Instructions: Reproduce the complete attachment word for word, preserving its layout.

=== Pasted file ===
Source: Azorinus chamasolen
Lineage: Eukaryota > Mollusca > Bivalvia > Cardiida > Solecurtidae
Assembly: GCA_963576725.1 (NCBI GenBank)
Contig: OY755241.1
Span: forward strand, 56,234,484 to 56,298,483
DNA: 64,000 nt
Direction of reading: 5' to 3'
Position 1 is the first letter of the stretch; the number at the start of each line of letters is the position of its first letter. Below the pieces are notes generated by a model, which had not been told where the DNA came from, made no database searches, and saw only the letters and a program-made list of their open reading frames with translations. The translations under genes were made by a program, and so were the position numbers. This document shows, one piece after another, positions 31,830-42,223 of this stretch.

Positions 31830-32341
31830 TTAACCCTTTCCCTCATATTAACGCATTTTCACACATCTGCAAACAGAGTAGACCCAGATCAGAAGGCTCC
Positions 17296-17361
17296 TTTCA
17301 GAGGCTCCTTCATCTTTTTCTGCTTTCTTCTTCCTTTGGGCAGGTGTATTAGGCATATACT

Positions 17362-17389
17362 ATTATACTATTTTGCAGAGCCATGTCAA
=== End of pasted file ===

Source: Azorinus chamasolen
Lineage: Eukaryota > Mollusca > Bivalvia > Cardiida > Solecurtidae
Assembly: GCA_963576725.1 (NCBI GenBank)
Contig: OY755241.1
Span: forward strand, 56,234,484 to 56,298,483
DNA: 64,000 nt
Direction of reading: 5' to 3'
Position 1 is the first letter of the stretch; the number at the start of each line of letters is the position of its first letter. Below the pieces are notes generated by a model, which had not been told where the DNA came from, made no database searches, and saw only the letters and a program-made list of their open reading frames with translations. The translations under genes were made by a program, and so were the position numbers. This document shows, one piece after another, positions 31,830-42,223 of this stretch.

Positions 31830-32341
31830 TTAACCCTTTCCCTCATATTAACGCATTTTCACACATCTGCAAACAGAGTAGACCCAGATCAGAAGGCTCC
Positions 17296-17361
17296 TTTCA
17301 GAGGCTCCTTCATCTTTTTCTGCTTTCTTCTTCCTTTGGGCAGGTGTATTAGGCATATACT

Positions 17362-17389
17362 ATTATACTATTTTGCAGAGCCATGTCAA